What Two Volatile Years of Crypto Taught Me About Investing

You either love crypto, hate it, or haven’t climbed down the rabbit hole.

I dove into the crypto world in early 2021, buying my first chunk of Ethereum and Bitcoin, the two “blue chip” tokens if you will. Immediately, I became obsessed. Crypto markets moved so quickly that the portfolio tracker was like playing a game. The promise of getting rich with a single upward spike felt like it could happen any day.

I wonder what the price is now.

Am I rich yet?

How about now?

Oh, no. It’s down 10%.

Just kidding, it’s back up again.

As I reflect on my few years of being invested in the space, I don’t view it as being for nothing, although I did lose a small bit of money.

Lessons from Two Years of Buying Crypto

We’re not great at learning from history or from other people’s advice.  Most of us ignore others’ warnings, thinking “that will never happen to me” or “I’m smarter than that.”

When we invest in stocks, bonds, real estate, crypto, or whatever, we tend to think we know what’s best, ignoring the lessons from history about speculation, leverage, hyperactive trading, and so on. Unfortunately, it seems that the best way to learn how to invest is to experience being invested through good and through bad. Books, interviews, and other resources are helpful, but most people need to learn from experience and their own mistakes.

To me, crypto acted as an accelerated training program. The markets are hyper-volatile, moving up and down with a vigor that many equity investors aren’t familiar with. Or, that they only became familiar with after several decades and market cycles. 

Due to this hyper-volatility, crypto investors, who tend to be younger, are learning the brutal lessons of market cycles much earlier and much faster. With just a few years under your belt, you become an industry veteran. You’ve likely seen huge scams, bull runs, new tokens, and gone way up and down in value and emotion a large handful of times. After a few years in crypto, you’re no longer a “first-cycler,” as they call it.

I made it out of crypto without losing all my money, though I did lose a portion, and with several key lessons. Without those two years of crypto investing, it may have taken me a decade or more to learn what I’m about to share.

Falling in love with your investments is dangerous.

I’m sure it’s possible to invest in something you’re that passionate about without behaving like a total lunatic. But for me, that passion blinded me to the erratic, irresponsible financial behavior I fell into. I even turned my 401K contributions off briefly so I could buy more crypto. Big yikes.

Checking your portfolio too regularly is bad for your quality of life.

I will never forget the first time my crypto holdings dropped 20% in a few hours. Laying in bed, I watched as the tickers dropped lower and lower. There went a large chunk of my portfolio’s value. I checked Twitter and saw everyone saying that this was “the end.”

This sort of behavior is unhinged, really. I look back and think about how much more enjoyable my evening would have been had I played a game of Wordle, watched some TV before bed, read a book, and talked to my girlfriend about her day. Alas.

Actively, or hyper-actively, managing your portfolio tends to produce suboptimal results.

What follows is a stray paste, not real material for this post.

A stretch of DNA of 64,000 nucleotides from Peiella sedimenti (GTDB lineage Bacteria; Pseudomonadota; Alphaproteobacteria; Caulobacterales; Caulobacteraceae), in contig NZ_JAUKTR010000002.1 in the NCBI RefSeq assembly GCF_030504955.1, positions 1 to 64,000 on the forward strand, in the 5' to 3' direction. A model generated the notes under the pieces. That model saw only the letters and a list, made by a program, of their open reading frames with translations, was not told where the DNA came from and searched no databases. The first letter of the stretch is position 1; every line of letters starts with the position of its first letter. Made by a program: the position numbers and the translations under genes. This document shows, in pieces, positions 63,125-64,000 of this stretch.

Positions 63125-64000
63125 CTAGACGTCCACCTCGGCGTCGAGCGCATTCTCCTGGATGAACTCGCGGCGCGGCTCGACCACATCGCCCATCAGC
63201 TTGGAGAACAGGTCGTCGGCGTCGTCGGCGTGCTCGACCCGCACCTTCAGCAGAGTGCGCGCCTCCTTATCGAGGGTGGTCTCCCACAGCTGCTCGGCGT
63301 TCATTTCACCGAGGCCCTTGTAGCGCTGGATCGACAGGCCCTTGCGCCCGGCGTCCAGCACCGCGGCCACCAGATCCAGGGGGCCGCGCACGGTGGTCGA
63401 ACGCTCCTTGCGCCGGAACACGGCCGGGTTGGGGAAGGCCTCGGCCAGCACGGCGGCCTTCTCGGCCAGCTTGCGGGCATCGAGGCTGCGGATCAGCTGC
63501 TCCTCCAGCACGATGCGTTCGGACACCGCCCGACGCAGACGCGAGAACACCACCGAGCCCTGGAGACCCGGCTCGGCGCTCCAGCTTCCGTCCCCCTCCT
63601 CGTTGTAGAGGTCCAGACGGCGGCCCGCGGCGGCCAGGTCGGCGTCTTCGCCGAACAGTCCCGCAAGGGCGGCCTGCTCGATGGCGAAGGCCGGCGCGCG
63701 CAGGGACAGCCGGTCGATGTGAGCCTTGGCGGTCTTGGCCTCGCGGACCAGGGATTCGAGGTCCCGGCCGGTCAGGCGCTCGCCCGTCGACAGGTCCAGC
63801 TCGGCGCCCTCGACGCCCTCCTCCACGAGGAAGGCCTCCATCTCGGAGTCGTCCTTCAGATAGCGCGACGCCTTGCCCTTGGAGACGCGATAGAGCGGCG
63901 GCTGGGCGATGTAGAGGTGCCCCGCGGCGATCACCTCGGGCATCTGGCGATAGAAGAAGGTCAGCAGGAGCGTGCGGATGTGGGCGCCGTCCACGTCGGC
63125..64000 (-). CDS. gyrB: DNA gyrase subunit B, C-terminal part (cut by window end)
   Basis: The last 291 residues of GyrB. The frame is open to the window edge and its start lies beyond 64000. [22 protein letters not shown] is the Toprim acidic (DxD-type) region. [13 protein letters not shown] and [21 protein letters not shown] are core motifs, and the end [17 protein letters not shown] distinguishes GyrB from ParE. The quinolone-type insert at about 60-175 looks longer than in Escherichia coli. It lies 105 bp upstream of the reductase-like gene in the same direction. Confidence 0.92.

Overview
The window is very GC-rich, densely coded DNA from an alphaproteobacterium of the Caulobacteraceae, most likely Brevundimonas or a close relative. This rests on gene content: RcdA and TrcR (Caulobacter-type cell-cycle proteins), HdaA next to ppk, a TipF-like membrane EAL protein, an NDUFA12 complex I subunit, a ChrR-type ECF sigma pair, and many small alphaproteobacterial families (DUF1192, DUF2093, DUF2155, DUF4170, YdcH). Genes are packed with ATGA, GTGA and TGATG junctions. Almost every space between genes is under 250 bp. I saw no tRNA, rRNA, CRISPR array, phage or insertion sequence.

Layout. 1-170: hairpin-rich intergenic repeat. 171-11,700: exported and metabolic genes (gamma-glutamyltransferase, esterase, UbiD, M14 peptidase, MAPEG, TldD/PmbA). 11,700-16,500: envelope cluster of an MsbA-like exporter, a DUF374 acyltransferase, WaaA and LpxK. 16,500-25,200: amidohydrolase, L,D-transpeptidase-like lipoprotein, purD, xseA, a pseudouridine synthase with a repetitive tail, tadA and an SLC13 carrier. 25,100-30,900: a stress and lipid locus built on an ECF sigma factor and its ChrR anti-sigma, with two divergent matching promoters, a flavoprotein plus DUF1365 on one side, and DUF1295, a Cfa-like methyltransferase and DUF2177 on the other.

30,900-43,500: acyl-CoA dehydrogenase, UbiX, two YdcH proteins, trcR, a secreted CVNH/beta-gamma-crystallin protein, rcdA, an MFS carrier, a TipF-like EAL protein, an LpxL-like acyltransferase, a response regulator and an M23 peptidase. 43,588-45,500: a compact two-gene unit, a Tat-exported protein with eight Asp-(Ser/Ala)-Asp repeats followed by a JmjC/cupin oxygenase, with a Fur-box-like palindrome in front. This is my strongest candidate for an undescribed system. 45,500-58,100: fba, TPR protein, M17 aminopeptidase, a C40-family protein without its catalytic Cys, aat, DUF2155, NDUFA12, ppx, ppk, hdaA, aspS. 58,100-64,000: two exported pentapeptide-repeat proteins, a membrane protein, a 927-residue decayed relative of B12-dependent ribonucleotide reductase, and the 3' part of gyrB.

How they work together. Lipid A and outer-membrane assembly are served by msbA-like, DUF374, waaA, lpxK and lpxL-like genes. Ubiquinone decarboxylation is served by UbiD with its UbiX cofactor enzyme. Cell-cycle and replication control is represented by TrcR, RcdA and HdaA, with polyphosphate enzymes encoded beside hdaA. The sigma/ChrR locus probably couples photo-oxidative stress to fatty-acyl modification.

What’s worse than just making myself miserable? I didn’t just sit there and look at my phone. I thought I needed to act. Surely I knew how to fix this! What a dumbass.

“Just one second. I need to do something,” I told my girlfriend, racing to my computer to make some meaningless adjustments to my crypto portfolio. The hilarious part is that every time I did something like that, maybe 3 or 4 times, it was the wrong decision. Who-da-thunk? Making snap decisions with your investments tends to be a losing move. Shocking, I know.

Prices will not be this good or this bad forever.

Investing in something because the number goes up is a bad reason to invest.

One of the many rules of investing is that you should always know what you own and why you own it. For most people however, the reason that they own something is because the price went up and their friend told them about it or they saw it on the news. Now they want to buy it too, despite not understanding the underlying value.

That’s basically why I bought cryptocurrency, despite having a basic understanding and being able to repeat a few of the common mantras. The main problem with buying something because the price went up is that you’re likely to sell it when the price goes down. Without conviction to hold that investment, which comes from a deeper understanding of why it’s worth buying in the first place, you’re likely to just lock in losses (like I did).

Where I Landed on Crypto

Will crypto revolutionize the financial world? Maybe. Maybe not. 

There’s a lot of cleaning up to do, and most retail investors and participants are not cut out for that world. The onboarding experience can be tricky. Most people don’t understand what they’re buying or why. Regulators are still trying to make sense of it, often jumping in where it doesn’t make sense at the exclusion of missing catastrophic blowups like FTX.

If you want to buy and hold some crypto, go for it. But remember, you may lose everything, get scammed, or behave like a crazy person if you fall victim to the constant portfolio checking that I did. My advice, for whatever it’s worth, is to tread lightly.